Physical therapy
According to the American Physical Therapy Association, the goal of physical therapy or physiotherapy is to improve mobility, restore function,...

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Background

According to the American Physical Therapy Association, the goal of physical therapy or physiotherapy is to improve mobility, restore function, reduce pain, and prevent further injury by using a variety of methods, including exercises, stretches, traction, electrical stimulation, and massage. Special tools are used, such as hot or cold packs, crutches, braces, treadmills, prosthetics, compression vests, computer-assisted feedback, lasers, and ultrasound. Patients range in age from newborns to the elderly.

Physical therapy was first documented in China around 3000 BC with the use of joint manipulation and massage to relieve pain. The ancient Greek doctor Hippocrates wrote about massage and hydrotherapy in 460 BC, and splints and exercises were used to treat wounded Roman gladiators. The modern discipline of physical therapy emerged to treat soldiers wounded in World War II.

Physical therapy (PT) is commonly used for musculoskeletal injuries, joint pain or disorders, low back pain, cerebral palsy, and rehabilitation after injury or surgery, including heart surgery or mastectomy. Physical therapy, especially early physical therapy, can be painful, and many patients use medications for pain during therapy.

In the United States, all states require physical therapists to graduate from an accredited physical therapy program and pass a licensing exam before they practice. A physical therapy program includes supervised clinical experience and coursework in biology, chemistry, anatomy, and therapeutic techniques. Physical therapists work in hospitals, clinics, nursing homes, schools, sports facilities, and patients' homes. Patients may be referred to a physical therapist by a doctor or may directly contact a physical therapist.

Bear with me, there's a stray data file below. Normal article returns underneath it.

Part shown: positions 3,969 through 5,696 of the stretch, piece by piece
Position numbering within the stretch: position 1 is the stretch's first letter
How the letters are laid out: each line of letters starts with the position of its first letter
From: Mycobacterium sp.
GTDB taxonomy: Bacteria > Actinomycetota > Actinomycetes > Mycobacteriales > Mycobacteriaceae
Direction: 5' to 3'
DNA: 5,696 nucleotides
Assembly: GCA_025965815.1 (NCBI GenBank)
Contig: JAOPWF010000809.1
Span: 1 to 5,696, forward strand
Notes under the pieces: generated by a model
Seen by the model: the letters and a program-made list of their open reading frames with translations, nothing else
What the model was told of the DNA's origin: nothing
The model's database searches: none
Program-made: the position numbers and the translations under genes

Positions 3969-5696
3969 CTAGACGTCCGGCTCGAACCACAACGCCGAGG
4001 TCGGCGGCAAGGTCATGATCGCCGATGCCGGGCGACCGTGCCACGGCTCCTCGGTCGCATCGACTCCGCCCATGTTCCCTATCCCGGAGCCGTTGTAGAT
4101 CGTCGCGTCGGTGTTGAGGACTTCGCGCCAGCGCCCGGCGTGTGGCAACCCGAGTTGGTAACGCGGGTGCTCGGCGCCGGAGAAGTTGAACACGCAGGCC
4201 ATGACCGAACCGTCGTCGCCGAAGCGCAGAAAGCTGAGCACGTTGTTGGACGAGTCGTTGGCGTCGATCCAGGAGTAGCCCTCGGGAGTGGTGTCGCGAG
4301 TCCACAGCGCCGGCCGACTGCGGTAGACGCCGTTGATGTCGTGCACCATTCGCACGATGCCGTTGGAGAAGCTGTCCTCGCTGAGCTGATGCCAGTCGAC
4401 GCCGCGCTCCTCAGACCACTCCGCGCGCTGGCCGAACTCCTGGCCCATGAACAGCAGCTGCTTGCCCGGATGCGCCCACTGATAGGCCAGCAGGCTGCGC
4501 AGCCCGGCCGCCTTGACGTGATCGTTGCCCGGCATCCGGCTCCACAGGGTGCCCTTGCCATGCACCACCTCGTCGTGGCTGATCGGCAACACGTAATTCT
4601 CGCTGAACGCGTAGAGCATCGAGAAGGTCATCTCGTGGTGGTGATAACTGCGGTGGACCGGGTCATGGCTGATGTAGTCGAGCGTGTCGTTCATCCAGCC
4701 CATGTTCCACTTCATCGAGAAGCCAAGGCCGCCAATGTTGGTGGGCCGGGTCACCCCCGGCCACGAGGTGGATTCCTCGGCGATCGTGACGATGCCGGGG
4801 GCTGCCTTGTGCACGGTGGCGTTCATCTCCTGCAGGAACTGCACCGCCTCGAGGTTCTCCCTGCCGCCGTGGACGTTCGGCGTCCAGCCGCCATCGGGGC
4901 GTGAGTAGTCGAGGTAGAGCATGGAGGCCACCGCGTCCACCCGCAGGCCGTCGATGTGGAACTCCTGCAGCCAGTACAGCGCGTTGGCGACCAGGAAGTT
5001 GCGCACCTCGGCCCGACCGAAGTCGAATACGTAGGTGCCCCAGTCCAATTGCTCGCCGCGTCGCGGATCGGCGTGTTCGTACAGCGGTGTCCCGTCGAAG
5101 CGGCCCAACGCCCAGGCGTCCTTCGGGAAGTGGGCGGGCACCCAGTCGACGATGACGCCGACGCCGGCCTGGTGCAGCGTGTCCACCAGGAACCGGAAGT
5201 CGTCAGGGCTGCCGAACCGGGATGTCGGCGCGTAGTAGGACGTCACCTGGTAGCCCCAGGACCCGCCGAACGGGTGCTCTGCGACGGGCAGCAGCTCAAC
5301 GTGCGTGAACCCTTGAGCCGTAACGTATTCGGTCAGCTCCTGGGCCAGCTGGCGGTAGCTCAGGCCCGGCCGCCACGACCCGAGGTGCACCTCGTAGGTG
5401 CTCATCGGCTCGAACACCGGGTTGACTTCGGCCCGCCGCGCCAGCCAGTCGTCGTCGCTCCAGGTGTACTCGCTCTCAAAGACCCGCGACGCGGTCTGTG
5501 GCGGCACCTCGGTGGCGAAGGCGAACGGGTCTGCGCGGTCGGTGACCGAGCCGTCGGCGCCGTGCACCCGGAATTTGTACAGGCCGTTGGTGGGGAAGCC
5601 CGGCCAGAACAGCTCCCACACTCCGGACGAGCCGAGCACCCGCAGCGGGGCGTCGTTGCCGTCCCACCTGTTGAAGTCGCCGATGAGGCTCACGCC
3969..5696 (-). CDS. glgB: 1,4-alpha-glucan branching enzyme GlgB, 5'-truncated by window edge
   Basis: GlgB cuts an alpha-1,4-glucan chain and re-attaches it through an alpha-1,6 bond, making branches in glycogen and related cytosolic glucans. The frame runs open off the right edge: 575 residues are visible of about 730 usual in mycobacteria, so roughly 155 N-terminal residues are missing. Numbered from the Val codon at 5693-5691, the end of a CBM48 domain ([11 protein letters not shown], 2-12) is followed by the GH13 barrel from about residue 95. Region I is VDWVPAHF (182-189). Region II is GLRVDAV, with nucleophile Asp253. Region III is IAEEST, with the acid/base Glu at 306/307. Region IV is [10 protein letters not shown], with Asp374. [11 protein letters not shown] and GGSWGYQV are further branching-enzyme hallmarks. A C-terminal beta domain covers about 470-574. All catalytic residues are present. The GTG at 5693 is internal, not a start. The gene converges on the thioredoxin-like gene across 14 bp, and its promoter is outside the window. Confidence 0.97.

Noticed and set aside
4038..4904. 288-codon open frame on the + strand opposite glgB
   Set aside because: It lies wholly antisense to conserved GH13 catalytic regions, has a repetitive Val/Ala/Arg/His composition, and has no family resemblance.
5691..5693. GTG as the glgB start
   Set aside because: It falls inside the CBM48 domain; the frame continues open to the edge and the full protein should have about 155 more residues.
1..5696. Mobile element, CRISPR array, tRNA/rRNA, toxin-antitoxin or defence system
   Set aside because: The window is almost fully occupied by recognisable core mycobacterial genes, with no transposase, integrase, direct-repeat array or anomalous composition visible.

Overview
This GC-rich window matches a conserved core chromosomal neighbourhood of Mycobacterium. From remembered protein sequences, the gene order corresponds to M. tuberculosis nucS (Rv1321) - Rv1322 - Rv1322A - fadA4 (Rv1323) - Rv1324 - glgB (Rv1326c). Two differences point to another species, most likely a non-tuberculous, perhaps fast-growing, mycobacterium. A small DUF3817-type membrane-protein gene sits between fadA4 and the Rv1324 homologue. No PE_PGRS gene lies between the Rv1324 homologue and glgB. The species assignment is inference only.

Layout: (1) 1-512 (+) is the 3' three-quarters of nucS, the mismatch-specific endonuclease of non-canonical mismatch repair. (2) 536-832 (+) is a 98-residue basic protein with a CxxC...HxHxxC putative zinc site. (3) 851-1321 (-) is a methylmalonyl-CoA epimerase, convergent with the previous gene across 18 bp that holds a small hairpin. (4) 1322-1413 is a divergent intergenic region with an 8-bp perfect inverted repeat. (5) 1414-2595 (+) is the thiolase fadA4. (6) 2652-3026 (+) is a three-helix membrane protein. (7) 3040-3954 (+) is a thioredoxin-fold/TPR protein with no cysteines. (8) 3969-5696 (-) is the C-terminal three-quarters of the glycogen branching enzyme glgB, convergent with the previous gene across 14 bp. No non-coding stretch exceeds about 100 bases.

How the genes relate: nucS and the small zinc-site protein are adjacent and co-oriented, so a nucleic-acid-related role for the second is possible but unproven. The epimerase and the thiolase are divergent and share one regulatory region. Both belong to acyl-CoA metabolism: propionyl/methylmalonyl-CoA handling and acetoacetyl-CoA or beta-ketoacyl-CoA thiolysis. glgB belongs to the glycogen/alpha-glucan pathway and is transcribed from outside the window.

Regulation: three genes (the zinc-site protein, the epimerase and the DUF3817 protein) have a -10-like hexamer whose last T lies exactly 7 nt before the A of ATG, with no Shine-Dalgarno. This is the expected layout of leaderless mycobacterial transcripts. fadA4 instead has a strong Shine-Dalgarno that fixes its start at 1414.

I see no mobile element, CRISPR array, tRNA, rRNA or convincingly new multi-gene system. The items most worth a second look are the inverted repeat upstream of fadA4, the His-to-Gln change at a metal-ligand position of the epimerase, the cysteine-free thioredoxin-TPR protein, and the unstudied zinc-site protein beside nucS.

According to the American Physical Therapy Association, the goal of physical therapy or physiotherapy is to improve mobility, restore function, reduce pain, and prevent further injury by using a variety of methods, including exercises, stretches, traction, electrical stimulation, and massage. Special tools are used, such as hot or cold packs, crutches, braces, treadmills, prosthetics, compression vests, computer-assisted feedback, lasers, and ultrasound. Patients range in age from newborns to the elderly.

Physical therapy was first documented in China around 3000 BC with the use of joint manipulation and massage to relieve pain. The ancient Greek doctor Hippocrates wrote about massage and hydrotherapy in 460 BC, and splints and exercises were used to treat wounded Roman gladiators. The modern discipline of physical therapy emerged to treat soldiers wounded in World War II.

Physical therapy (PT) is commonly used for musculoskeletal injuries, joint pain or disorders, low back pain, cerebral palsy, and rehabilitation after injury or surgery, including heart surgery or mastectomy. Physical therapy, especially early physical therapy, can be painful, and many patients use medications for pain during therapy.

In the United States, all states require physical therapists to graduate from an accredited physical therapy program and pass a licensing exam before they practice. A physical therapy program includes supervised clinical experience and coursework in biology, chemistry, anatomy, and therapeutic techniques. Physical therapists work in hospitals, clinics, nursing homes, schools, sports facilities, and patients' homes. Patients may be referred to a physical therapist by a doctor or may directly contact a physical therapist.

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